Let’s sort this out!

posted by Dr. Bilge Cerezci

sorting rocksAt all ages, children classify intuitively to make sense of their world that seems largely out of their control. By 2 weeks of age, infants distinguish between objects they suck and those they do not. By 2 years, toddlers form sets with objects that are similar. In preschool, children begin to sort objects according to a given attribute and form categories. Many parents have likely walked into a room to see their four-year old putting their blocks or other toys in piles based on color or type. So why sorting is important you may ask. By sorting the objects around them, children start using their analytical thinking skills that is the lifeblood of mathematics. Studies have even been shown that by comparing objects to one another and understanding the relationship between set of objects, children engage in transitive thinking: A blue block is bigger than a red block and smaller than a yellow block. So, blue blocks need to go into a medium-sized block pile. Practicing sorting skills also provide children with models for organizing things in the real world, such as putting toys into the right toys boxes or putting the socks in a sock drawer and underwear in the underwear drawer.

Sorting Ideas

Helping children recognize math in the real world and finding everyday math activities at home is a great way for parents to reinforce young children’s sorting skills. Here are some of the sorting ideas you can implement in our home:

* Collect real-life objects such as rocks, marker caps, marbles, and buttons. Ask your children to guess which objects will together and which items will not. Ask the children to sort them according to different attributes such as; color, texture, type and etc.

* When it’s clean up time, ask your child to sort toys by attributes. For example, ask your child “Can you pick up all the toys that are the same color as this?”

* Encourage your children to name groups of things or activities. For example, at the dinner table, talk about attributes. You might say “2 people at this table wear glasses, 4 don’t.” or “3 have curly hair, 3 have straight.”

While you are doing these activities, use words such as “same,” “different,” “math,” “group,” “collection” and “set” as they apply and encourage your child them to use when they are describing their groups and comparing the groups they have created to one another. You may also ask your children questions such as, “Can you figure out what goes together?” “Can you sort these a different way?” “Why do these go together?” “Why do these not go together?” These kinds of open-ended questions will allow you to better understand your child thinking and push your child to be more precise in explaining their mathematical thinking processes.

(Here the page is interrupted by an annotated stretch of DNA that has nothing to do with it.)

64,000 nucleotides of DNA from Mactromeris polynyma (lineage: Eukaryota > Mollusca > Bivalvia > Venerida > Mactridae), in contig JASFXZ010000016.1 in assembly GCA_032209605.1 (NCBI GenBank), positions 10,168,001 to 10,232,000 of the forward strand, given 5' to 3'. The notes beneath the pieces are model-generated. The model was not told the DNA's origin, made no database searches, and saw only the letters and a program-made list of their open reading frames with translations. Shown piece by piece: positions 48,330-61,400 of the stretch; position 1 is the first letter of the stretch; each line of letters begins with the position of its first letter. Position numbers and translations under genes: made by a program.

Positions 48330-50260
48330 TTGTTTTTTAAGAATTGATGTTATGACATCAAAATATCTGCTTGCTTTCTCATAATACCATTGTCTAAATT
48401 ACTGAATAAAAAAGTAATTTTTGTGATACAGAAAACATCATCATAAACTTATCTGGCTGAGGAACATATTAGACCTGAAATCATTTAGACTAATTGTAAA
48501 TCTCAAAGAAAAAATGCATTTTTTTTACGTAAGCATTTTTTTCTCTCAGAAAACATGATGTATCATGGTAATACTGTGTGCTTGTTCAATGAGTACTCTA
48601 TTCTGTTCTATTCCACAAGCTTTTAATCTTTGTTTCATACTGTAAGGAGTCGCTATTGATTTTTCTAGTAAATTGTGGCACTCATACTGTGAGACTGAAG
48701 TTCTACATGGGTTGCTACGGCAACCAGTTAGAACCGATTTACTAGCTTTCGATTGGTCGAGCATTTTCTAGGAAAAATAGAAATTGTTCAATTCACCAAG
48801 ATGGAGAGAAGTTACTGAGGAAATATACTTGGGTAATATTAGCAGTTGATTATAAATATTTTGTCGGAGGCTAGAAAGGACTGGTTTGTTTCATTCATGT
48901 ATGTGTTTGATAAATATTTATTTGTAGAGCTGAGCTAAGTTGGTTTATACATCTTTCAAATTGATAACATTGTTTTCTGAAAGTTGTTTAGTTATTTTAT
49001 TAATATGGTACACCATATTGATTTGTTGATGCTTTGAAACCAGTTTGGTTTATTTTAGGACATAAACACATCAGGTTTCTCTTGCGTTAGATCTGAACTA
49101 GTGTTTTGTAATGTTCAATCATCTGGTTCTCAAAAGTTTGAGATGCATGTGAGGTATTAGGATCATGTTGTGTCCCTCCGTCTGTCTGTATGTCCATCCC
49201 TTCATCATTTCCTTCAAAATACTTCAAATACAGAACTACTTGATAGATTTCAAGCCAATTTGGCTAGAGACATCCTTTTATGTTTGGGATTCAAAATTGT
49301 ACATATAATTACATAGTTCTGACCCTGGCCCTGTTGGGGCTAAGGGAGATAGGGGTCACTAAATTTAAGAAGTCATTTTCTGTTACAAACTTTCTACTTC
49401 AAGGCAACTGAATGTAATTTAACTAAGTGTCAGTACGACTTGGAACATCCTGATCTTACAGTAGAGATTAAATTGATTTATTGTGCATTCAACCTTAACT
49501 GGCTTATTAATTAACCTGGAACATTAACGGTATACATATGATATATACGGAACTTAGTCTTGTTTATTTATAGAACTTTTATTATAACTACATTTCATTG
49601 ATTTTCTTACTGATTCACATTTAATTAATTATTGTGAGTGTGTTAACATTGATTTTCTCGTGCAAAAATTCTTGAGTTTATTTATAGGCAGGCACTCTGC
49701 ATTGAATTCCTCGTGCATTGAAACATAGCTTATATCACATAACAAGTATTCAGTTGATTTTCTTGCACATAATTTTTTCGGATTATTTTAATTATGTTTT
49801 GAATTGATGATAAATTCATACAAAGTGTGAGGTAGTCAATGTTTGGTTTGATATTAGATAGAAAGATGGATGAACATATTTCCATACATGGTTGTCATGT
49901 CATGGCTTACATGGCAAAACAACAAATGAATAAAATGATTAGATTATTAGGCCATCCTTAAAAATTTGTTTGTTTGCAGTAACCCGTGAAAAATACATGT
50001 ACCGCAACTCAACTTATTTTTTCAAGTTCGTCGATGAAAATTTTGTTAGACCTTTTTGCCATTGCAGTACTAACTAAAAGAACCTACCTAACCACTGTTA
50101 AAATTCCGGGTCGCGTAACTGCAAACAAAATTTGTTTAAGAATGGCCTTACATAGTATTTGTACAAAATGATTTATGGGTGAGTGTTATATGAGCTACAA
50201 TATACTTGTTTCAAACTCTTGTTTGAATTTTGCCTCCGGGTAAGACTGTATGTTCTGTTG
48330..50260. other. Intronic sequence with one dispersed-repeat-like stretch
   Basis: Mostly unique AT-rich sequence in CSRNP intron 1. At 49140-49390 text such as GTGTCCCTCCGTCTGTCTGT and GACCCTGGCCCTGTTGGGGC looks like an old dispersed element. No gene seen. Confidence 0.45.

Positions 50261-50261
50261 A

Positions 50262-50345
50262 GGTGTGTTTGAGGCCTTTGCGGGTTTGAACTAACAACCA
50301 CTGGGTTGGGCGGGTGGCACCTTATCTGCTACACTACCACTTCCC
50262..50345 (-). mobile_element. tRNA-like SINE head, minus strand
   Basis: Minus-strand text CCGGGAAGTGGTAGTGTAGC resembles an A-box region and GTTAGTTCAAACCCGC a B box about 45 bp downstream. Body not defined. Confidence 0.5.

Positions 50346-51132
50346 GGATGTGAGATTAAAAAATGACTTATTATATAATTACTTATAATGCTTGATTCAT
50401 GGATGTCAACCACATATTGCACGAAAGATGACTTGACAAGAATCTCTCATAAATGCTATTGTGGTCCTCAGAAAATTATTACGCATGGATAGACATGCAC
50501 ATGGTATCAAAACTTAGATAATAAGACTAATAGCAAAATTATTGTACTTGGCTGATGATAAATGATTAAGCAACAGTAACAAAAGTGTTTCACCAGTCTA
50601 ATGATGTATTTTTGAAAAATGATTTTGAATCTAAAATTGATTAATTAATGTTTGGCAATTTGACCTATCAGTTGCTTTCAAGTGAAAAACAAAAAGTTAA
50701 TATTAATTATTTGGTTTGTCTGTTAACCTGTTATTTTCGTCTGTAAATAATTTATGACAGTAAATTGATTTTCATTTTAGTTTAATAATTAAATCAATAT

Different children, different decisions

Children at different development stages are equipped with different mathematical abilities. A younger child will likely require less categories (sorting by two attributes) while an older child often can handle three, four or more. What you use for sorting also depends upon the age and ability of the child, as well as their interests. Some materials may be more challenging to sort for younger children (e.g., visually ambiguous materials) while others too simple and even boring for an older child (e.g., colored unifix cubes). Using real-life objects and situations to provide sorting experiences is always beneficial for all-around learning for all age groups. The bottom line is to know your child’s abilities, interests and to meet them where they are at, so you can just give them the right amount of challenge without underwhelming or overwhelming them.

Using Children’s Literature to Reinforce Classification

posted by Dr. Jeanne White

When older children and adults perform chores such as doing laundry or putting away dishes, they may not even realize they are making decisions about how to classify objects into categories—washing the white clothes together and putting the plates together on a shelf.  Young children can begin to see how objects can be sorted into categories with the help of several children’s literature books.

Young children naturally sort objects by color.  Have a variety of books available that introduce colors and show objects of a particular color so children can make associations with the object and the color.  A fun book that can be used to explore colors is The Color Box (Dodds, 1992), in which a monkey named Alexander crawls into a box to discover a world where everything is black, then another where everything is white, then yellow, and so on until he ends up back in his world where there are objects of every different color.  Then provide groups of objects that can only be sorted by color such as Unifix cubes or square tiles.  Once children have sorted these objects by color, they can count the number of cubes or tiles in each group and compare them—which group has the most?  Are there more red cubes or more orange cubes? Then make several types of objects available for children to sort by color such as beads, tiles, cubes and blocks.unifix cubes scatteredunifix cubes and other shapes